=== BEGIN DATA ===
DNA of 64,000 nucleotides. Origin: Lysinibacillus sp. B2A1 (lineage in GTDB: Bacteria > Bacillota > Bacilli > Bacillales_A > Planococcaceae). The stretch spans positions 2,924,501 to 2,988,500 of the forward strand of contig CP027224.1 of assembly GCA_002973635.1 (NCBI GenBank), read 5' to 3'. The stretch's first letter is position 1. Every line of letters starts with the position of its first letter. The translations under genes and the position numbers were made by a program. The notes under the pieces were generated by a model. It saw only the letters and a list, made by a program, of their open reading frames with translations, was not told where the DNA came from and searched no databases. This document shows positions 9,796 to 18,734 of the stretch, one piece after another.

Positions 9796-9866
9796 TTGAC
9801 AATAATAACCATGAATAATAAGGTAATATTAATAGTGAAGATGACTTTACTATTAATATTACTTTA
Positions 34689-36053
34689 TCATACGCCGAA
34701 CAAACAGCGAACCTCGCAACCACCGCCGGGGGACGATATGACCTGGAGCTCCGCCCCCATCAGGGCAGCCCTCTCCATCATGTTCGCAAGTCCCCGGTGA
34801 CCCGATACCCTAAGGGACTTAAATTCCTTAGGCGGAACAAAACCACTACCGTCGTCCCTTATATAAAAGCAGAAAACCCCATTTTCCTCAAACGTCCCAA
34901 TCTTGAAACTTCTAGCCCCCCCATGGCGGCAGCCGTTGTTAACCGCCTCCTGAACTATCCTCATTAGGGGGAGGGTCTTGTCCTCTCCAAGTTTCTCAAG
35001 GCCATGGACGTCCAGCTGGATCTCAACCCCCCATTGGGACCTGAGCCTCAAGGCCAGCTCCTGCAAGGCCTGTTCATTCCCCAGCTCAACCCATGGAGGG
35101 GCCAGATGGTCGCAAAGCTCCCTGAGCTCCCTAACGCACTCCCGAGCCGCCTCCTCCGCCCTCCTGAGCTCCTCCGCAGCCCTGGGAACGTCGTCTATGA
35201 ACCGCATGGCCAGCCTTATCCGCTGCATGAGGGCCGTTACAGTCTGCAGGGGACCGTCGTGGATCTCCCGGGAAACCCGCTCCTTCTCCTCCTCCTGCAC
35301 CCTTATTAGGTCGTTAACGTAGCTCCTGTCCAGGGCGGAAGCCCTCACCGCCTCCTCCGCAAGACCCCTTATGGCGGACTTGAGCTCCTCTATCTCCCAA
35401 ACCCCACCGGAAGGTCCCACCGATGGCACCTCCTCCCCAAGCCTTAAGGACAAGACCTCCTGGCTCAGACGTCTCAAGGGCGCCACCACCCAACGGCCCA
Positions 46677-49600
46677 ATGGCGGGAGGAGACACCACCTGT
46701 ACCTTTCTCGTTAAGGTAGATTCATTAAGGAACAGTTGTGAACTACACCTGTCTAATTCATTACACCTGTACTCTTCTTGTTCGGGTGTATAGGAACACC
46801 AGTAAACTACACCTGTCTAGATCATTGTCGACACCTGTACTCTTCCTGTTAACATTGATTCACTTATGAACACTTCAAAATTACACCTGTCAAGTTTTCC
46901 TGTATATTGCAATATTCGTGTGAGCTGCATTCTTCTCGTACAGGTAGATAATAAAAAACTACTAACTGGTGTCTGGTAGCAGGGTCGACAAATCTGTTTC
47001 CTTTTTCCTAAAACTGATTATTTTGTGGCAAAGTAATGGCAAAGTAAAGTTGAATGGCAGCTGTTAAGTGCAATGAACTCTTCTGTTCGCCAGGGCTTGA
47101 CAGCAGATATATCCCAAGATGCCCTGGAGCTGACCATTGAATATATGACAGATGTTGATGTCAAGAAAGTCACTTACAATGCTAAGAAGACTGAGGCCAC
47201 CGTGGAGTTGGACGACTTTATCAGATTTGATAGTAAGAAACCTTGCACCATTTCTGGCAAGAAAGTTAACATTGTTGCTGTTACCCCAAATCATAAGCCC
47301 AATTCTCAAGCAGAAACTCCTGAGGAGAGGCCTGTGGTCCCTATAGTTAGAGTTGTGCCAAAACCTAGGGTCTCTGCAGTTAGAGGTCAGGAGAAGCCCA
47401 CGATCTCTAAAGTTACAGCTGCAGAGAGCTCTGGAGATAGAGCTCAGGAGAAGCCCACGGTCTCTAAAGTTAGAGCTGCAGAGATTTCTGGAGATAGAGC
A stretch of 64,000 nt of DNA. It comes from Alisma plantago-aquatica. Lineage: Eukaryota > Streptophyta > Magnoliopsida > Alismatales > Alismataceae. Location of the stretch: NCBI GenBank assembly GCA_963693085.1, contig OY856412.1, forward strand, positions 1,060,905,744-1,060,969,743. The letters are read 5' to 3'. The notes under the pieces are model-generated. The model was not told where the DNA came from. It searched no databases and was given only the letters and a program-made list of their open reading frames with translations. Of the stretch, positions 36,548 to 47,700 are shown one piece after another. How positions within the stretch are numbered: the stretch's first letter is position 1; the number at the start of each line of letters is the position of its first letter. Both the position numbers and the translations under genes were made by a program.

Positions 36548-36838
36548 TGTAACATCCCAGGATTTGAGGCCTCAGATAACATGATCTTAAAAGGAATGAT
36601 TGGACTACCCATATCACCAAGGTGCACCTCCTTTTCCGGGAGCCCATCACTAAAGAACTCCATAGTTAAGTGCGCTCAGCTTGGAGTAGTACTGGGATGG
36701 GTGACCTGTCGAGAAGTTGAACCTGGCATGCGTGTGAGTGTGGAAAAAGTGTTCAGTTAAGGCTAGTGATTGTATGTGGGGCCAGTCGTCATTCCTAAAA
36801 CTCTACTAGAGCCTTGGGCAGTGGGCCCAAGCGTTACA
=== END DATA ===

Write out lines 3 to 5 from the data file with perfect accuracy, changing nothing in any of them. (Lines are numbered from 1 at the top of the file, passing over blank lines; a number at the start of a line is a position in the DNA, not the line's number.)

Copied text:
9796 TTGAC
9801 AATAATAACCATGAATAATAAGGTAATATTAATAGTGAAGATGACTTTACTATTAATATTACTTTA
Positions 34689-36053